Adventures at Matheran Hill Station
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Matheran is a Hill Station located near Mumbai, Karjat.   It is located 800 meters above sea level in the Jambol Forest of Maharashtra.  It was found by Hugh Poynts Malet in May 1850.  It spreads over an area of 8 square kilometers in Sahyadri Mountains.  It is one of the best places to spend a two-day holiday if you are in Mumbai or in the vicinity of Mumbai or its suburbs.  To reach Matheran,  [...]

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Nag Panchami – The Snake Fete

Posted on October 31, 2011 | FestivalsNo Comment


Come the month of Shravan and the states of Maharashtra, West Bengal and South India see a lot of celebration. This is the time of Nag Panchami, the festival of the Hindus. Hinduism has many facets but the common search is the search for the truth and Hindus mainly believe that it is a way of life and follows the simple form of worship of nature. So all the cults, beliefs and deities centre around this.

Nag Panchami is a very important festival in India and is celebrated on the fifth day of the month of Shravan which is in the months of July and August. At this time, the serpents come out after getting drenched in the rain water and therefore find a better place to take shelter in the gardens etc. So they pose a danger at times.

Nag Panchami

So Nag Panchami is a worship of the snakes. When mankind started developing the Sun and the snake have always been worshipped. Snake worship in India existed even before the Vedic Age.

Ancient India had a clan called the Nagas. They had a greatly developed culture. The Indus Valley Civilization has proof of worship of snake amongst these Nagas. Their culture was quite predominant in India even before the arrival of the Aryans. Then the Naga culture became a part of Hinduism and the snake deities became a common feature. Snakes have had a mention even in the Puranic form of Hinduism.

 

Nag Panchami Nag Panchami

We can find mention in the Vasuki, Anant, Shesh, Padma, Karkotak, Kanwal, Aswatar, Kalia, Sankhpal, Takshak, Pingal and Dhritarashtra. It is also believed that these were not snakes but Naga Kings.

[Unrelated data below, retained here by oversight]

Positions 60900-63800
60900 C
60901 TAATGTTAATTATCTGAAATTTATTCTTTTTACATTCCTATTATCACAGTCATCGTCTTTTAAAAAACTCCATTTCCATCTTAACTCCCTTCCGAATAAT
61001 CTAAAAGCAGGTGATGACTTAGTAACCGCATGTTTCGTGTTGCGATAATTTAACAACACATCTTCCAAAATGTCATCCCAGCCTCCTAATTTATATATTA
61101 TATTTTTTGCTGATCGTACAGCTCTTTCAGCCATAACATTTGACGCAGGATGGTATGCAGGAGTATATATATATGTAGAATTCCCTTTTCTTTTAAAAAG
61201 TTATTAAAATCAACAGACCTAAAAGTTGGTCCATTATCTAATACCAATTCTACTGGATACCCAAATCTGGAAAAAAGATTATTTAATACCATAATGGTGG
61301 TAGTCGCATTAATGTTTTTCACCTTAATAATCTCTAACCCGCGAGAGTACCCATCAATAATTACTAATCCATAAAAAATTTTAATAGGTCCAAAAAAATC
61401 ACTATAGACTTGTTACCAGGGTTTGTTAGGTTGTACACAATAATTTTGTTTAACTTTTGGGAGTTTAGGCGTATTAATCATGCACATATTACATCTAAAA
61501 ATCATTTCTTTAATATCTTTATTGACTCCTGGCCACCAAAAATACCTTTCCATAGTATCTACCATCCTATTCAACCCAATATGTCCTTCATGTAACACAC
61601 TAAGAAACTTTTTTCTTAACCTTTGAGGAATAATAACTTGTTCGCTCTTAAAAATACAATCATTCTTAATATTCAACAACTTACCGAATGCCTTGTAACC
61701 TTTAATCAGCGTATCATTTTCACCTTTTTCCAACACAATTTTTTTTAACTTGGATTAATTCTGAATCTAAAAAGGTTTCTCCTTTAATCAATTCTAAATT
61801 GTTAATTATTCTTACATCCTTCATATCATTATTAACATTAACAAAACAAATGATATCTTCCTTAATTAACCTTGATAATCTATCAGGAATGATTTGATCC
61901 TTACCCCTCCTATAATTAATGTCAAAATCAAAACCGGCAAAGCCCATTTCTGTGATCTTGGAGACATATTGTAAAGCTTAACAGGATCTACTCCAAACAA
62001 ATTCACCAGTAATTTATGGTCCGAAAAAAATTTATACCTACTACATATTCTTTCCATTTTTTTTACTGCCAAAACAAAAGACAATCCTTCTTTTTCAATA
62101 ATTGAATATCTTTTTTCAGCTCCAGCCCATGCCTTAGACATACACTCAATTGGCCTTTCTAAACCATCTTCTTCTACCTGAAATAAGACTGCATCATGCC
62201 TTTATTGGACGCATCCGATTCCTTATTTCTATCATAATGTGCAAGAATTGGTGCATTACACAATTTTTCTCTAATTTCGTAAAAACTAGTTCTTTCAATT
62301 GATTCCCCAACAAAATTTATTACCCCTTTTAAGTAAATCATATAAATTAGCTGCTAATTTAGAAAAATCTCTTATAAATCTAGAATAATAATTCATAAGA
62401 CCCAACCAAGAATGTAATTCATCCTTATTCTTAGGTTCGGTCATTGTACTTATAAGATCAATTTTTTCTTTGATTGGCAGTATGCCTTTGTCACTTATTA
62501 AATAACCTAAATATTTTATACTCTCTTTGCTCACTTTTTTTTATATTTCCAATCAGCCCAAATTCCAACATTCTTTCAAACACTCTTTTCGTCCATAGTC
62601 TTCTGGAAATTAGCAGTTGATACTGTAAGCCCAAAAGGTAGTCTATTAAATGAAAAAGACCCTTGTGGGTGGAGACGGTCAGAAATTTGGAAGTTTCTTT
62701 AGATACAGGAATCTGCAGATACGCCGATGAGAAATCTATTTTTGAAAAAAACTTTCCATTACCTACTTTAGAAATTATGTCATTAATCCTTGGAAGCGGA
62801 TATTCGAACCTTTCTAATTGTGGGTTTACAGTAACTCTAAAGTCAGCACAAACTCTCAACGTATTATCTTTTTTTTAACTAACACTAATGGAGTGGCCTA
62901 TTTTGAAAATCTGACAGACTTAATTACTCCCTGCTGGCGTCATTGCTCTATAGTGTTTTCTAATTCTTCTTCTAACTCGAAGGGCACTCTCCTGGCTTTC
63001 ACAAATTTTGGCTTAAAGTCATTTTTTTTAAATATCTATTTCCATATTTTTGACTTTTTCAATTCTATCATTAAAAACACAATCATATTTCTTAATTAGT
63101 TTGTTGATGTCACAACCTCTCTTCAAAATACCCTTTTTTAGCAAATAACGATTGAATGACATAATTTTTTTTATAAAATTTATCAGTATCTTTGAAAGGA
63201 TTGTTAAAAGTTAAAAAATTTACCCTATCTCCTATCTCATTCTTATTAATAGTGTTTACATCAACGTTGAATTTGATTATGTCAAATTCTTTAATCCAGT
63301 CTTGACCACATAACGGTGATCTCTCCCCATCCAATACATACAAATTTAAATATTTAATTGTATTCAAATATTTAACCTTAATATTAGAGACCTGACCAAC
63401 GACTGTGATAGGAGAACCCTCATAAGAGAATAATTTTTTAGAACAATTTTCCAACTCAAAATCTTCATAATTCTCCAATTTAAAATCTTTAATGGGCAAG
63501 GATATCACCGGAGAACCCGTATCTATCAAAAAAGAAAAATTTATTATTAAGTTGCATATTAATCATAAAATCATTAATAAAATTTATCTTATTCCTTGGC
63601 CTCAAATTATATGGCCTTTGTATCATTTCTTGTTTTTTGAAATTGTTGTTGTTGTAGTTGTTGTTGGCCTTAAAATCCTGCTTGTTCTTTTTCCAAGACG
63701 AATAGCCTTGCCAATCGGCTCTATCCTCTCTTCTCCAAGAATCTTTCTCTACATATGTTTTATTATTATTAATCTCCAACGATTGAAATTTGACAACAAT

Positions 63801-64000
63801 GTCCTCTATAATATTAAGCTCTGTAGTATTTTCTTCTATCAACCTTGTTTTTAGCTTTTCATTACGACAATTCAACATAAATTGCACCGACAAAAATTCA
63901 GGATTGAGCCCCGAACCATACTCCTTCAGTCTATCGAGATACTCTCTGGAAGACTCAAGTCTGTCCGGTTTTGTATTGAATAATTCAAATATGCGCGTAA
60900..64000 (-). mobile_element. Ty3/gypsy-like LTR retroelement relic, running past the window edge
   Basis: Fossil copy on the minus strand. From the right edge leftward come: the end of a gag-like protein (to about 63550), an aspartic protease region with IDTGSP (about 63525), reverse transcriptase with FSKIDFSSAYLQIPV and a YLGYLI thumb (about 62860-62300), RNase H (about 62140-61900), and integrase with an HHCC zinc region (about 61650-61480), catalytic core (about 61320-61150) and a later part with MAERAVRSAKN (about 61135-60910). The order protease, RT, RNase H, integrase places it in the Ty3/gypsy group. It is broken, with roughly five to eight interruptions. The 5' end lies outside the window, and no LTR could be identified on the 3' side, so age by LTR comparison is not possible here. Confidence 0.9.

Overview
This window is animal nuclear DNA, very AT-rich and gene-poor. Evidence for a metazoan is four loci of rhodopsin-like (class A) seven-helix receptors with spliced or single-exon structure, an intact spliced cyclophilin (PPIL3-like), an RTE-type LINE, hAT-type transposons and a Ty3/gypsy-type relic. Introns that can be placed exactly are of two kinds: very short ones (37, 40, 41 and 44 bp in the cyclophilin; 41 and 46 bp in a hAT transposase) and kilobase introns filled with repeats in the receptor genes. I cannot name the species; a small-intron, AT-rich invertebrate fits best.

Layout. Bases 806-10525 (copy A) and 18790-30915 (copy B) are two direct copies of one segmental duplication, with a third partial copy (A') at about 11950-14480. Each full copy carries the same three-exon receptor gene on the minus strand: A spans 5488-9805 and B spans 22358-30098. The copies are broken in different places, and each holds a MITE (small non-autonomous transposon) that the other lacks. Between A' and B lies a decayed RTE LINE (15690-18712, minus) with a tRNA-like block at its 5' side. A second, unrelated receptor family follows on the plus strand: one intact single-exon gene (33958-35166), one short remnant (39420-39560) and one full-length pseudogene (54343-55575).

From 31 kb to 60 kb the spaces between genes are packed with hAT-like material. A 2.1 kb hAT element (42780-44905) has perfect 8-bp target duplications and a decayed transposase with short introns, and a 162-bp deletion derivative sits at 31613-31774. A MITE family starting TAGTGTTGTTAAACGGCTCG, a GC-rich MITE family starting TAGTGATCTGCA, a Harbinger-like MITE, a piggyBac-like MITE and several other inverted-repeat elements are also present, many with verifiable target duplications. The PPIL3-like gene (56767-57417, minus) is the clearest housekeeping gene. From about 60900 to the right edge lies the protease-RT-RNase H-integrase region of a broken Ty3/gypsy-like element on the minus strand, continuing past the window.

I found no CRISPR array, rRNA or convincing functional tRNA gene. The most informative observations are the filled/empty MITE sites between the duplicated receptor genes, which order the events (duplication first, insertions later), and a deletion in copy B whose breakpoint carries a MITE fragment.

The Shesh Nag with the thousand heads is a symbol of eternity. He is found in the couch where Lord Vishnu lies. It is here that the Indian God is said to relax when one Universe gets dissolved and another is formed. So the Hindus have great belief in the immortality value of the snakes as the snake sloughs its skin. Eternity any way is represented in Hinduism with the serpent eating its tail.

Besides Hinduism, the Jains and Buddhists also regard snake as sacred and believe it has divine qualities. In fact, it is said that a cobra has saved the Buddha’s life and protected Parshwanath the Jain Muni. Even today we can see a big serpent carved on the head of the idol of Parshwanath Muni. Medieval Indian sculptures also have a lot of snake carvings. The Ajanta Caves also has a lot of snake carvings. Even in the Arthashastra, Kautilya has described the cobra snakes in detail.

Nag Panchami

Thus the cobra snake has always charmed mankind and has a lot of tales related to Lord Shiva, Vishnu and Subramanyam.

There is also the famous legend of Sri Krishna. It is said that once while playing, the ball fell into the Yamuna River and Krishna had to vanquish kalia the serpent in the process of searching for the ball.

On Nag Panchami live cobras are worshipped and given a bath with milk and turmeric powder and vermillion. Then a dakshina of milk and rice or coins of gold or silver are given. Sometimes a cow is given away.

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